Some topics are also addressed directly in the application, without beeing addressed during the meeting. The “Ongoing” column is important for follow-up of topics (see tip # 7) and for indicating deadlines.
4. Make yourself available
On the day of the appointment, make yourself available as much as possible. This means: turning off the phone, not opening the received e-mails, etc.
You need to be 100% focused on the exchange you have with your collaborator.
And, as always, be punctual. And if your agenda ever shifts, let your coworker know.
5. Listen actively
As the topics covered can be very varied (see tip 3), you need to actively listen to your collaborator / employee.
If you are unfamiliar with the “active listening” method, here are some helpful principles:
– Let your collaborator express himself without interrupting him,
– Ask questions to encourage him to clarify his thoughts (“you only mean XXX?”, “What would you like is that XXX, right?”…),
– Give visual or verbal signs of interest (for example, nods) and pauses to allow the collaborator to continue his idea,
– Adopt an attitude of active listening .
6. Ask questions
A good question is a powerful weapon.
As a manager, you are not a mentalist who reads the minds of your employees; but even the best managers may have trouble knowing what their employees think or need. The best way to solve the problem is to ask questions!
Therefore, it is good to have a series of questions to ask during the individual sessions. Here are some that you can address to your collaborator:
– How do you get along with the rest of the team?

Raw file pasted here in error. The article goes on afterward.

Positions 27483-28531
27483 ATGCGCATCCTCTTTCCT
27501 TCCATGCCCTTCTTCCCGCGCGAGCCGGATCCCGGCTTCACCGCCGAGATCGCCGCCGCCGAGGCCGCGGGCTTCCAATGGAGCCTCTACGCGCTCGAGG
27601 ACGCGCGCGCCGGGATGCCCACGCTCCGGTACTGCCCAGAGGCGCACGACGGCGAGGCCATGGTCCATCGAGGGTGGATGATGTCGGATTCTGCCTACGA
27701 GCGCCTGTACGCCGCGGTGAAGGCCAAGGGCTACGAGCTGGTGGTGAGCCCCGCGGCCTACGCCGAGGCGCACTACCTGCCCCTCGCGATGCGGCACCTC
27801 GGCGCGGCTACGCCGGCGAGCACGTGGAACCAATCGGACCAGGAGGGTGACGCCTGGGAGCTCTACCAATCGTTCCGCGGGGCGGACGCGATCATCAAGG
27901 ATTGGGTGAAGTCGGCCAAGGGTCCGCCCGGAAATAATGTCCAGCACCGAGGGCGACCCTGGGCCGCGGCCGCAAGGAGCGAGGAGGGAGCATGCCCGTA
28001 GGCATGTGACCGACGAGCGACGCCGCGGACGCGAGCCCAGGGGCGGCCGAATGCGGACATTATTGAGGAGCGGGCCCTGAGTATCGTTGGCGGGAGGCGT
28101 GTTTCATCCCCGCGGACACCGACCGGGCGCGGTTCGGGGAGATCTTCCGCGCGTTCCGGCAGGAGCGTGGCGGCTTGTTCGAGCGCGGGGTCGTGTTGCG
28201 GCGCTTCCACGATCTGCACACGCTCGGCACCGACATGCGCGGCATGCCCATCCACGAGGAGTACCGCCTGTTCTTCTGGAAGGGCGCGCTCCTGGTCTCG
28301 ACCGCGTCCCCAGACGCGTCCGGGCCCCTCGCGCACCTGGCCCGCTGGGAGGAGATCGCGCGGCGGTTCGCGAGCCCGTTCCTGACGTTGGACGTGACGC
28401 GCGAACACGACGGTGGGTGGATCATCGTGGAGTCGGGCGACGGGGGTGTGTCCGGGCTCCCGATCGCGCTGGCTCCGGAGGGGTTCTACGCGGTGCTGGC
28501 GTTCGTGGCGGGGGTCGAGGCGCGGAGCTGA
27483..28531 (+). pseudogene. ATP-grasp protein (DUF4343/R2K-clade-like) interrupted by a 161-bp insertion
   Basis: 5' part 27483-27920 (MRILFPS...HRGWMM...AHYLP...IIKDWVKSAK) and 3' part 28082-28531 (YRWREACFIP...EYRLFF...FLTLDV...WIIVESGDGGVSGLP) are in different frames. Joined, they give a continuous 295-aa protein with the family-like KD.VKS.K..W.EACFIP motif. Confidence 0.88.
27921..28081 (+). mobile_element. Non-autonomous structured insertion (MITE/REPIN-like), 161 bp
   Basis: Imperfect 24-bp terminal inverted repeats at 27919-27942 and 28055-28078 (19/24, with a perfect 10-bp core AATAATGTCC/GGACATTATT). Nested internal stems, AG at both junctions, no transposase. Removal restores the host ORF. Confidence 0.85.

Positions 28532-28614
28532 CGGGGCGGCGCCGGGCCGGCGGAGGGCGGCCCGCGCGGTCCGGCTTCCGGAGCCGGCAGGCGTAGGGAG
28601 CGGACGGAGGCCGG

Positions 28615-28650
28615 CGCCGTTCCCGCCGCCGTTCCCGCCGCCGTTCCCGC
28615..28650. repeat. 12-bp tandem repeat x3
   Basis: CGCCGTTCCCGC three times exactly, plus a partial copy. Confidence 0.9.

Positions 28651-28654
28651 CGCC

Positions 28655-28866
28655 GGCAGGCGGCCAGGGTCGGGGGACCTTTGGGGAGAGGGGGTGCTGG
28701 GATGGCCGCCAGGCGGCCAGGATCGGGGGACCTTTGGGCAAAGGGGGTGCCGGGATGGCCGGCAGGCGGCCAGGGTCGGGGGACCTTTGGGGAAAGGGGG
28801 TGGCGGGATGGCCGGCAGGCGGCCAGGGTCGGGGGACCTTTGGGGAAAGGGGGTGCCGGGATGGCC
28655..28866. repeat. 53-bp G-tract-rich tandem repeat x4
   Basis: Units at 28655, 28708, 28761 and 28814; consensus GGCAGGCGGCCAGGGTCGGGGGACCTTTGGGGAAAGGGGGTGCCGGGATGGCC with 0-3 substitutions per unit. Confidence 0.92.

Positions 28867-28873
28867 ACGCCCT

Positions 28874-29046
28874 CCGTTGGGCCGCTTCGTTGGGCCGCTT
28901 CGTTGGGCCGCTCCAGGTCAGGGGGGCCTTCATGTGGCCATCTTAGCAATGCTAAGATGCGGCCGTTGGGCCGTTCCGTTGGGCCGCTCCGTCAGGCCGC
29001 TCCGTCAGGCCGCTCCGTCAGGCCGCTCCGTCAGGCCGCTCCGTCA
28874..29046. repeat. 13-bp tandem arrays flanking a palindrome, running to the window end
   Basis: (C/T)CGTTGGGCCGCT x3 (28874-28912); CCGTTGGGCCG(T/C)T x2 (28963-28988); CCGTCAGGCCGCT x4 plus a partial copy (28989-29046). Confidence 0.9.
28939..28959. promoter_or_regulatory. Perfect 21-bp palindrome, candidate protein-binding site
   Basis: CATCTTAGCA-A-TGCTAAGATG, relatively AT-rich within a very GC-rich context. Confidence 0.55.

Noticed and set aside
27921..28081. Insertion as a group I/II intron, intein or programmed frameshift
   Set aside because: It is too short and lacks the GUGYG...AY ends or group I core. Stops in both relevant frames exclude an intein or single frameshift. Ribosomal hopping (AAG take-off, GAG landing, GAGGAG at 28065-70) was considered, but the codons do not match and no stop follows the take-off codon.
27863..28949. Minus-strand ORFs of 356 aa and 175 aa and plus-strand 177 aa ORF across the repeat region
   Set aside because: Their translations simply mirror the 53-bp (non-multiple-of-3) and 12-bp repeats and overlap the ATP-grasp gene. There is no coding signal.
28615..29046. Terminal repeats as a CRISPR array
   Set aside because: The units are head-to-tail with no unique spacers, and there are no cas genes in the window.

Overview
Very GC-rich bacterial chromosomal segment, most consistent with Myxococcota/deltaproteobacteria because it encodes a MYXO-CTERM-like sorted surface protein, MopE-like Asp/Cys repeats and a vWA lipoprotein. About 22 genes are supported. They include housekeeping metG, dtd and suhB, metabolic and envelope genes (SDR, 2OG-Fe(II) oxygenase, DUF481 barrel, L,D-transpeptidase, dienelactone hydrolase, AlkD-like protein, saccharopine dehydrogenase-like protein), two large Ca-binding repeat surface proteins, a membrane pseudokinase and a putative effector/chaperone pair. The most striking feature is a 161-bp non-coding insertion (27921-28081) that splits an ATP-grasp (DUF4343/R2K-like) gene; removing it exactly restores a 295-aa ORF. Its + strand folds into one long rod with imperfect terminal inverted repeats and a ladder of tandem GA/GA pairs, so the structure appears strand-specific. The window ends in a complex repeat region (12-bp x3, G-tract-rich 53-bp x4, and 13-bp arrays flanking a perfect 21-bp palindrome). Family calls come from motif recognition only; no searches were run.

– What else would you like us to discuss?
– What do you think about project X at the moment?
– What can I do to help you?
– I noticed you were a little more XXX than usual. Do you want to discuss a specific topic?
Personally, I really like the question: “What else do you want to discuss?” It is not uncommon for this question to allow a collaborator to bring up a somewhat “buried” topic.
7. Keep a written track of what has been said
There is nothing worse than not remembering what was said during a previous talk and, in particular, not checking in time the tasks that were previously set.
Therefore, it is a good practice to take notes during your meeting.
Everyone can have their own technique in this regard:
– take notes during the session on a computer or on a phone (don’t forget that this can disrupt the talk).
– take notes on a notebook (very useful if you take a showdown in a more informal place or during lunch).
– take notes at the end of the exchange (a good way to summarize what has been said and check with your collaborator that you have not forgotten anything important).
– take notes immediately after each point brought up.
Personally, I prefer to take notes as the meeting progresses so as not to lose anything. If you use Trello (see tip 3), write the ideas directly in the comments of the cards, which allows you to have the notes shared with your collaborators. They can do the same.
Here are the 7 tips to optimize meetings with your employee.
I look forward to your comments and ideas that you want to share with us.